2020 cheat sheet: What the Democratic presidential candidates have said about education

The latest education platforms of a primary field that's still changing

Colorado schools race to keep up with the evolving spread of coronavirus.
Colorado schools race to keep up with the evolving spread of coronavirus. (Image credit: Maskot via Getty Images)

Originally posted on Chalkbeat by Chalkbeat Staff on June 13, 2019. Updated on Jan. 3, 2020. 

Education is hardly the only issue driving the 2020 presidential campaign. But policies affecting schools and students are emerging as some of the most talked-about.

Within the crowded field of Democrats seeking to unseat Donald Trump, some candidates are reckoning with long-standing positions on education issues — including Cory Booker, who has downplayed his past support for charter schools on the campaign trail. Others, such as Pete Buttigieg, are formulating wide-ranging education policy plans for the first time. Bernie Sanders and Elizabeth Warren have distinguished themselves by taking aggressive stands against charter schools.

We’ve collected what we know about each Democratic candidate’s views on education issues here and filled it with links where you can learn more. We’ll continuously update this page as candidates share more.

  • Michael Bennet, Colorado senatorRead More
  • Joe Biden, former vice presidentRead More
  • Michael Bloomberg, former mayor of New York CityRead More
  • Cory Booker, New Jersey senatorRead More
  • Pete Buttigieg, mayor of South Bend, IndianaRead More
  • John Delaney, former U.S. representative from MarylandRead More
  • Tulsi Gabbard, U.S. representative from HawaiiRead More
  • Amy Klobuchar, Minnesota senatorRead More
  • Deval Patrick, former governor of MassachusettsRead More
  • Bernie Sanders, Vermont senatorRead More
  • Tom Steyer, philanthropist, former hedge fund managerRead More
  • Elizabeth Warren, Massachusetts senatorRead More
  • Andrew Yang, entrepreneurRead More

Michael Bennet, Colorado senator

  • After Bennet announced his candidacy in early May, Chalkbeat recapped his education track record as superintendent and senator.
  • The superintendent of Denver Public Schools from 2005 to 2009, Bennet became closely tied to the education reform movement. He closed low-performing Denver schools and changed the district’s merit pay system in a way that favored newer teachers. Both decisions led to pushback from veteran teachers and some students, but he’s defended them recently.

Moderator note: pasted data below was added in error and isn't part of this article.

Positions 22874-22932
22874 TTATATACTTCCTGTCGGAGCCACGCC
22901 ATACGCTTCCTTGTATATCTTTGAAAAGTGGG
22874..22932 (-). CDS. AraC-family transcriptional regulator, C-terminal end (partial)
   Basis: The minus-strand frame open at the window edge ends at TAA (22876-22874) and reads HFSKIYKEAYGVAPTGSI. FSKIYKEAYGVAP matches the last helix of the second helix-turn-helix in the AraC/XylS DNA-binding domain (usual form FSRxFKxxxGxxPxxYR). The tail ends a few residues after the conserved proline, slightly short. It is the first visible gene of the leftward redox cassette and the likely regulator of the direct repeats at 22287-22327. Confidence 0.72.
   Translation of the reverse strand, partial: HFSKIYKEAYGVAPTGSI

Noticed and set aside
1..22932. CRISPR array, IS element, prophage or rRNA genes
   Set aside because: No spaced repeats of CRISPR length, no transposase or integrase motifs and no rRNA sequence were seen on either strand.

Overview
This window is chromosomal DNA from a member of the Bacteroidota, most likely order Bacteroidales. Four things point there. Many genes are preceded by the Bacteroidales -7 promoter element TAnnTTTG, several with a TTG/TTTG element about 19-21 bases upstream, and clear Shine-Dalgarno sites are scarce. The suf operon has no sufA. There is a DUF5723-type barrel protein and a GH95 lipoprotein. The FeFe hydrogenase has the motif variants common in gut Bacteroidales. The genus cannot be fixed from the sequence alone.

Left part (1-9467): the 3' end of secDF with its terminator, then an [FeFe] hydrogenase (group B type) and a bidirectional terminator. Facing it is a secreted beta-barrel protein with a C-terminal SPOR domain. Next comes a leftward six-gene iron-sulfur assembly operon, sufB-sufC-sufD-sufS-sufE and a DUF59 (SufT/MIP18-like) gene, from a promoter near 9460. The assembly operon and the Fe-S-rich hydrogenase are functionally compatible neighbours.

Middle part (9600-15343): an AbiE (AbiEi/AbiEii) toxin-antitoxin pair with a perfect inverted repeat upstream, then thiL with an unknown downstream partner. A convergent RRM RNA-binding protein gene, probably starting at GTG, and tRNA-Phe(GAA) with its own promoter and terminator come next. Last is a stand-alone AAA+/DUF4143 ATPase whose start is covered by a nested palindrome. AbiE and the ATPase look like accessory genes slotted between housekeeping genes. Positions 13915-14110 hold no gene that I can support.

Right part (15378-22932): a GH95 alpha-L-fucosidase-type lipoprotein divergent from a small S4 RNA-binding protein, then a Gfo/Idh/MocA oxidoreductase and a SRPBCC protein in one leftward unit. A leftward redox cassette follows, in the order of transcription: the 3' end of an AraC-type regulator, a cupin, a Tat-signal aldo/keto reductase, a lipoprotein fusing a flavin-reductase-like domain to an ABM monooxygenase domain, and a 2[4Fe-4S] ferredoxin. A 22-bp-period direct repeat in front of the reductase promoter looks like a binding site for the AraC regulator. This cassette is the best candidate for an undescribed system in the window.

• In Congress, he helped author the Every Student Succeeds Act, the overhaul of No Child Left Behind. Bennet is also known as a vocal opponent of Education Secretary Betsy DeVos. He has tried to distinguish school choice as it’s played out in Denver from DeVos’s approach to choice.
  • In an August interview with Chalkbeat, Bennet called for debt-free college and more investment in neighborhoods where students “have no educational opportunities.” He also said he did not believe “there’s much of an appetite for busing” as a means to desegregate public schools.
  • Bennet released an education plan in September that called for a $50 billion investment in “regional opportunity compacts” that would create local partnerships among school districts, unions, nonprofits, and others. He also said he supported higher teacher pay and free preschool for all 4-year-olds by 2024 and for all 3-year-olds by 2027.
  • A number of prominent education reform leaders, including Success Academy head Eva Moskowitz, KIPP Foundation CEO Richard Barth, and Teach For America founder Wendy Kopp, hosted a fundraiser for Bennet in November.
  • Bennet defended charter schools in an interview with the National Education Association. “I’m proud of the work that I did as superintendent of the Denver Public Schools, including the replication of high-performing charter schools,” he said. “Today in Denver you can’t find a low-performing charter school because we put so many of them out of business.”
  • At December’s MSNBC public education forum, Bennet said states should not take over local school districts. He was the only one of the seven candidates to meet with a group of pro-charter school parents who demonstrated outside the forum.


Joe Biden, former vice president

(Photo by Scott
Olson/Getty Images)
  • As Barack Obama’s vice president, Biden is tied to the constellation of education policies that Obama encouraged. They include evaluating teachers in part through their students’ test scores, the expansion of charter schools, and common standards for what students should learn.
  • In late May, Biden rolled out his education platform while speaking to the American Federation of Teachers, one of the nation’s largest teachers unions. The highlights of his plan: tripling Title I funding, implementing universal pre-kindergarten, and doubling the number of health professionals in schools. Read his full proposal here.
  • Biden also said he doesn’t support any federal funding going to for-profit charter schools and wants to see charters do away with admissions tests. (Most can’t use them anyway.) His education platform doesn’t mention charters.
  • This came up during his first debate appearance in June, when California Senator Kamala Harris asked Biden if he was wrong to oppose busing. “I did not oppose busing in America,” Biden said. “I opposed busing ordered by the Department of Education. That’s what I opposed.”
  • Recently, he’s expressed interest in reinstating Obama-era desegregation guidelines that were repealed by the Trump administration in July 2018.